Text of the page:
Eight provinces are forecasting balanced budgets or surpluses in 2005–06 and 2006–07, with the remainder also seeing a considerable improvement in their fiscal situation over the last few years.
Substantial Improvement in Budgetary Balances in Recent Years
|(millions of dollars)|
|Sources: Federal and provincial-territorial Public Accounts and budgets.|
Reflecting improvements in budgetary balances, both federal and provincial-territorial debts have declined as a share of gross domestic product (GDP), with the federal debt ratio falling more dramatically. However, federal debt as a share of GDP still exceeds that of most provinces and remains significantly higher than the provincial average.
Lower debt-to-GDP ratios, combined with lower interest rates and an improved credit rating, have enabled both orders of government to allocate a smaller portion of revenues to debt interest payments and a greater portion to program expenditures, tax reductions and debt repayment. Both orders of government have also benefited from increased revenues generated by sustained economic growth.
Overall, Canadians witnessed an impressive fiscal recovery for both orders of government in the past decade. However, such a recovery was made possible only by making difficult choices in the mid-1990s to reduce spending.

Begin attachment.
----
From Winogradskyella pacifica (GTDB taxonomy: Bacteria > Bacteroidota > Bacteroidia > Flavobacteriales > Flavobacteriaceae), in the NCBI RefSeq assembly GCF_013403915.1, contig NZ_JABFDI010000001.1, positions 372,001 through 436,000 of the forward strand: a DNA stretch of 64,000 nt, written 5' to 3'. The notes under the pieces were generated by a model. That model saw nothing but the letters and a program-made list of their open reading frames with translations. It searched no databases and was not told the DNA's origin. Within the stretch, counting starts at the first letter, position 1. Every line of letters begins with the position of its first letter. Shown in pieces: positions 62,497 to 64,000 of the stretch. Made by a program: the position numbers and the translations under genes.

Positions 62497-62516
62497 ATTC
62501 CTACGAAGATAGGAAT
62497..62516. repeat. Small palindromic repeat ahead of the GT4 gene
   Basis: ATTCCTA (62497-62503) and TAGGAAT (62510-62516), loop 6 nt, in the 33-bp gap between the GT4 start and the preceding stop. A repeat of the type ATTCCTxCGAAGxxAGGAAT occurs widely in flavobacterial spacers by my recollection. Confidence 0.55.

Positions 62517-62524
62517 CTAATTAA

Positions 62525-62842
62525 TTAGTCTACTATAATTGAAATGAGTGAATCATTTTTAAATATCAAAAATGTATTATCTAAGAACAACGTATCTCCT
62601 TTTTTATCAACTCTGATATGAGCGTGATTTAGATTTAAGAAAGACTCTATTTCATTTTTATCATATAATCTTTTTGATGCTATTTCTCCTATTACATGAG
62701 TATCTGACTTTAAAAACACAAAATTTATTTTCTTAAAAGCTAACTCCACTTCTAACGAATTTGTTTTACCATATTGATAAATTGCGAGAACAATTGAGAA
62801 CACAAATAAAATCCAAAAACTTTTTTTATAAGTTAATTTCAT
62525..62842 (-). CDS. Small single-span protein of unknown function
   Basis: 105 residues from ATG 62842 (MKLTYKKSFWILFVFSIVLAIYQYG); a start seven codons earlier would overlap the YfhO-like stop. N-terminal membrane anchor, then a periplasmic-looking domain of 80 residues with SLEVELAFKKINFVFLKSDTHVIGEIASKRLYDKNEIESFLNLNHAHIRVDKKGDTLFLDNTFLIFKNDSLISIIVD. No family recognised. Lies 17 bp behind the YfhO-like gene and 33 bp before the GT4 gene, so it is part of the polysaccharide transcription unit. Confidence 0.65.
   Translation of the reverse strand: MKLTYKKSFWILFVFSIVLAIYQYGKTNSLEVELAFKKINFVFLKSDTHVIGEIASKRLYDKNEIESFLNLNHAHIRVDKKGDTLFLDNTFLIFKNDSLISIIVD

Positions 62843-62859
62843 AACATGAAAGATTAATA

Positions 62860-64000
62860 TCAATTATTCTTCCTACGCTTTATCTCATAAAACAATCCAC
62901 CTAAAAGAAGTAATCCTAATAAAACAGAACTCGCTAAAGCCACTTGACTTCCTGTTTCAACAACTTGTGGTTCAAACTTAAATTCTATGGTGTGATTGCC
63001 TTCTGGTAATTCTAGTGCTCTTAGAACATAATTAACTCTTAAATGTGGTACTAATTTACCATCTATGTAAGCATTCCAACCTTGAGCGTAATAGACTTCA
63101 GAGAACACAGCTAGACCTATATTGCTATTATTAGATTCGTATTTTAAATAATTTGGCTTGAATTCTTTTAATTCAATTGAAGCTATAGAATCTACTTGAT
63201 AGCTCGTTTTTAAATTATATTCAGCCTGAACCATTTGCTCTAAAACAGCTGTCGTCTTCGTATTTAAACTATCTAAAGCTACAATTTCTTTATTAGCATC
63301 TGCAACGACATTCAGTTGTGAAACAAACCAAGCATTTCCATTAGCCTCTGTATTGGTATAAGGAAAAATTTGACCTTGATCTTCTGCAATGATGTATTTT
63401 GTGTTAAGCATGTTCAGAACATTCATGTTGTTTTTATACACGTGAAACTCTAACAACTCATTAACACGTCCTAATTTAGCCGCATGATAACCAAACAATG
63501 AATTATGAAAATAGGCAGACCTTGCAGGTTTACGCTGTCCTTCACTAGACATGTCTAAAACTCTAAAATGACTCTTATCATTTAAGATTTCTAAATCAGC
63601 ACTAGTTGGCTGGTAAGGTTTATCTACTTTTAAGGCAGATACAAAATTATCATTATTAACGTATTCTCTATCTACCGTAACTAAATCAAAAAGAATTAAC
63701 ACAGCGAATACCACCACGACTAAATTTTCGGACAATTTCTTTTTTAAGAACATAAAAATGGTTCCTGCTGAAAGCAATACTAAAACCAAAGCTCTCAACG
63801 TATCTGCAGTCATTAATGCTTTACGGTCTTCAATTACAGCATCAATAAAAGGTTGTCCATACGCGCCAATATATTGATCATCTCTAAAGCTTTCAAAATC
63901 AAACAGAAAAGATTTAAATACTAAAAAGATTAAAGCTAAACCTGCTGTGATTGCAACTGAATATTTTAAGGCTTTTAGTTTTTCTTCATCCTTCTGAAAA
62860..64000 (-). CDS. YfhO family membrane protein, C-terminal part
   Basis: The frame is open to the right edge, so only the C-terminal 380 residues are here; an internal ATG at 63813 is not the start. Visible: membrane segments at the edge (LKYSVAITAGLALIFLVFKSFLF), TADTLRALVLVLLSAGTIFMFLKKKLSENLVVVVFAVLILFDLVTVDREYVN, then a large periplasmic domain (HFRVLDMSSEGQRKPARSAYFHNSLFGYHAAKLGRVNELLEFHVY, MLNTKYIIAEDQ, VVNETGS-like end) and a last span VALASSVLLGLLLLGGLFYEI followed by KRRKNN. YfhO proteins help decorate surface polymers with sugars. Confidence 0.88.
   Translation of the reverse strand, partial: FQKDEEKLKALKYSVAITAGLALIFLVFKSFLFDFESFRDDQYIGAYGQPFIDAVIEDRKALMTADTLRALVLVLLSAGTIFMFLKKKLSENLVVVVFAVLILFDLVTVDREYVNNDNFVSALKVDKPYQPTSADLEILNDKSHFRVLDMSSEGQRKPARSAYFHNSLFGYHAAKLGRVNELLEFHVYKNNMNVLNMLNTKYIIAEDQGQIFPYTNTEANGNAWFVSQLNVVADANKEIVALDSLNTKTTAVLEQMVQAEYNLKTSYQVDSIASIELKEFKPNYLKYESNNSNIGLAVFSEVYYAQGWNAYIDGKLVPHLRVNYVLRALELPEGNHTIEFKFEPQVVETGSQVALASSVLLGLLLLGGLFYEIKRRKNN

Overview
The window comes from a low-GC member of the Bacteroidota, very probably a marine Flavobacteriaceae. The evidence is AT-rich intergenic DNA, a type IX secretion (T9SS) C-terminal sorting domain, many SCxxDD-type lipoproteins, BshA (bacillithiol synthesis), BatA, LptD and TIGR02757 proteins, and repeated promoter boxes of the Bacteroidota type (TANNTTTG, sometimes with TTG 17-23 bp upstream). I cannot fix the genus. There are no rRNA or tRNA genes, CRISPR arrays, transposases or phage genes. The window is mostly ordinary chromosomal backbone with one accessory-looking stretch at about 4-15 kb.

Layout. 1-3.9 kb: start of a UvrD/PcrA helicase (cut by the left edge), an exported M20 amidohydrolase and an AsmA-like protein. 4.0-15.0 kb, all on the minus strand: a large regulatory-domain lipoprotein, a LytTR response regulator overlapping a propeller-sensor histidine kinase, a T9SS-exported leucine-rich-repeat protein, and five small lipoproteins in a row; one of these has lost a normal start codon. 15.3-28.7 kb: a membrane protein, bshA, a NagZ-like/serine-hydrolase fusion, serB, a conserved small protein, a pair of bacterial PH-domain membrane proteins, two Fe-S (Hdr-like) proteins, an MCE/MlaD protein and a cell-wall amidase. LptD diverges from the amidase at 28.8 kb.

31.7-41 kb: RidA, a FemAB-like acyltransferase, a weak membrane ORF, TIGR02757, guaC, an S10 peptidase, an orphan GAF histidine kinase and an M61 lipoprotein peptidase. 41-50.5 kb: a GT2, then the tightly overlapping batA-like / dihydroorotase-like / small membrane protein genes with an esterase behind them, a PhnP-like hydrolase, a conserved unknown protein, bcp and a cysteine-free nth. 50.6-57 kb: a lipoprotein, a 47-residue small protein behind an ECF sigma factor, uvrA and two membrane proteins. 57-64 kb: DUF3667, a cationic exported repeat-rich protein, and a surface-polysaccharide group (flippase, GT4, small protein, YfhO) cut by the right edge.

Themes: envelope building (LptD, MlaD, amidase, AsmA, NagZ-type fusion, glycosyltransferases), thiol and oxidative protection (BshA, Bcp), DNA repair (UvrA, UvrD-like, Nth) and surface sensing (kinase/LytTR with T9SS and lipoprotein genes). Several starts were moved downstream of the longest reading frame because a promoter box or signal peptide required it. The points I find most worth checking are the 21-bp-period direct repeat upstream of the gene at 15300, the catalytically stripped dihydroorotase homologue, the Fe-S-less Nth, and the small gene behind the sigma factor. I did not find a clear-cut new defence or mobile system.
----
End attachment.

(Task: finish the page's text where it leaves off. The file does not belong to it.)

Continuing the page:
Program spending expressed as a share of GDP provides a good measure of spending trends and of the size of governments relative to the economy. It is important to examine the data over a long period of time in order to distinguish between cyclical and structural trends.
Federal program spending as a share of GDP has declined significantly since 1983–84. As a result of spending restraint and strong economic growth, the ratio of federal program spending to GDP declined steadily throughout the latter half of the 1980s. The 1990–91 recession triggered increases in certain federal expenditures like employment insurance, which contributed to a rise in the program spending-to-GDP ratio. The federal government underwent a program of expenditure review and restraint between 1993–94 and 1996–97, which was an essential factor in its fiscal recovery.